We also had a chance to talk a bit about our own cultures, countries, travels, and some politics. I was hesitant to comment on politics, not knowing their backgrounds or opinions on the recent controversial changes in my own country, but they jumped right in. It became clear that they were also nervous about the route that American politics is taking, and we had an interesting discussion regarding Chinese/US relations, which is something I hadn’t had a chance yet to discuss openly with someone from the region. They were so truly interested in learning about my life, country, and culture, and I had an amazing time learning about theirs. Having this chance to get to know some local people outside of a business setting was so refreshing, and was exactly what I needed. It was so hard for me to relate to a lot of the people that I’d met, because I admittedly know much less about Chinese culture than I do about many other cultures globally. The fact that this couple took the chance during their Saturday lunch to introduce me to their food and to their own lives was so beautiful, and I’m grateful for the experience. They were also very upset that I hadn’t taken a photo of my food or myself during this clearly momentous lunch, so my phone was taken so that it could be taken care of on my behalf. Now, you all get to experience the amazement:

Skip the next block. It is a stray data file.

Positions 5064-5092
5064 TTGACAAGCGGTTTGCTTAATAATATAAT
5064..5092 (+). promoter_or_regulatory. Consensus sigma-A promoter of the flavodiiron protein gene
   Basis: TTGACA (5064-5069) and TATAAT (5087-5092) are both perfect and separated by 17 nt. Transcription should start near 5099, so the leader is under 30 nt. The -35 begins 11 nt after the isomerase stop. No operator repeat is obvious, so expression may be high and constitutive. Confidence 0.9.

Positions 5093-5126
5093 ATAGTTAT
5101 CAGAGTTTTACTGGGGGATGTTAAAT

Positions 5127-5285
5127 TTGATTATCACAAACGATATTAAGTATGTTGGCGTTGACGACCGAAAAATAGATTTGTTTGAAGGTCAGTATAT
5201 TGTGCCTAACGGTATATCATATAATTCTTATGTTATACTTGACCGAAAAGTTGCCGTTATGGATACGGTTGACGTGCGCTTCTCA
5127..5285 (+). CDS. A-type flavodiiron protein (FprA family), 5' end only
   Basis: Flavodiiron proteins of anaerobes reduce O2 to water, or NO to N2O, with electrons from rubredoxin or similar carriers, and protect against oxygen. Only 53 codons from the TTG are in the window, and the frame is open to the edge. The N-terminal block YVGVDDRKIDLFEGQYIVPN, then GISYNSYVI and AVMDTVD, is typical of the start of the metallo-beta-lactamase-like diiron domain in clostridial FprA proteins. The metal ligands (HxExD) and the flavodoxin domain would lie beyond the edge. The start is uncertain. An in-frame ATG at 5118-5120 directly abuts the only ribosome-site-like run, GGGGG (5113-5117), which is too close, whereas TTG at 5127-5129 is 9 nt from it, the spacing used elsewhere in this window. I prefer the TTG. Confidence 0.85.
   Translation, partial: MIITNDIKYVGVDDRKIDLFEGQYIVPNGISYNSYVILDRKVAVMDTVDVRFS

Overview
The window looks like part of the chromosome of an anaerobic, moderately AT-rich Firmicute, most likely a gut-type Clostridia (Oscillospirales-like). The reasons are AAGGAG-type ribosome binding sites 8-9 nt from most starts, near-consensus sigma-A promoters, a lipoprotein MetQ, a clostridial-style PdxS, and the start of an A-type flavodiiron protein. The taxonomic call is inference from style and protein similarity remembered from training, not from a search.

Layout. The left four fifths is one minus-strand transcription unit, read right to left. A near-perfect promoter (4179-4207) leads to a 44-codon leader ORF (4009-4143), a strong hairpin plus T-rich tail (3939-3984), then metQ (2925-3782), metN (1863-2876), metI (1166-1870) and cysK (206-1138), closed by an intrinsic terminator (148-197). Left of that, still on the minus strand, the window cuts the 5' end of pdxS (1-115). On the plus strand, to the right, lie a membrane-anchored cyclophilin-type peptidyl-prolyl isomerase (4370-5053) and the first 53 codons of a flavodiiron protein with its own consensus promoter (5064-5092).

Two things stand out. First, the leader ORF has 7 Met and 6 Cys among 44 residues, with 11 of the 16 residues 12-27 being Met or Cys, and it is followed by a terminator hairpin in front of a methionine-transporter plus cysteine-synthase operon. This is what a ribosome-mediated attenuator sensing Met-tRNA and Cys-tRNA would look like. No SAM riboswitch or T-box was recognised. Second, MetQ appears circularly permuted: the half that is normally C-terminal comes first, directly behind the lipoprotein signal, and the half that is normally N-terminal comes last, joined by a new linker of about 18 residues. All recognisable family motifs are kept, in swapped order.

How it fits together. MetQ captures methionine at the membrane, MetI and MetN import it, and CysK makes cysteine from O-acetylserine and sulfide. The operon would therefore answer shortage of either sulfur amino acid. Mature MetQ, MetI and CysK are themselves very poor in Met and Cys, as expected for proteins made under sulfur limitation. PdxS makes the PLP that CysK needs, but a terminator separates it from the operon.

Thank you, again, kind strangers! I have so much more appreciation now for your country, city, and culture and am thankful for your beautiful introduction.

And so here concludes my lessons learned from a week in Hong Kong. This experience taught me so much more than I was honestly expecting it to, but I suppose by now I should know to always expect to grow and develop from each and every experience that I have. I’m grateful for the time that I spent in this city, and I’m excited for the chance to explore more of this beautiful continent (just hopefully in better weather!).


And if you’re like me and needed wayy more info before venturing into Southeast Asia, check out my fellow blogger over at Creative Travel Guide who has an excellent list of 40 Things you Need to Know before Traveling Asia.

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Morocco Days 5-6: Fes

Morocco Days 5-6: Fes

After leaving Meknes, we headed on our way via a short train journey to the city of Fes- our 5th city of this whirlwind adventure through the Kingdom of Morocco!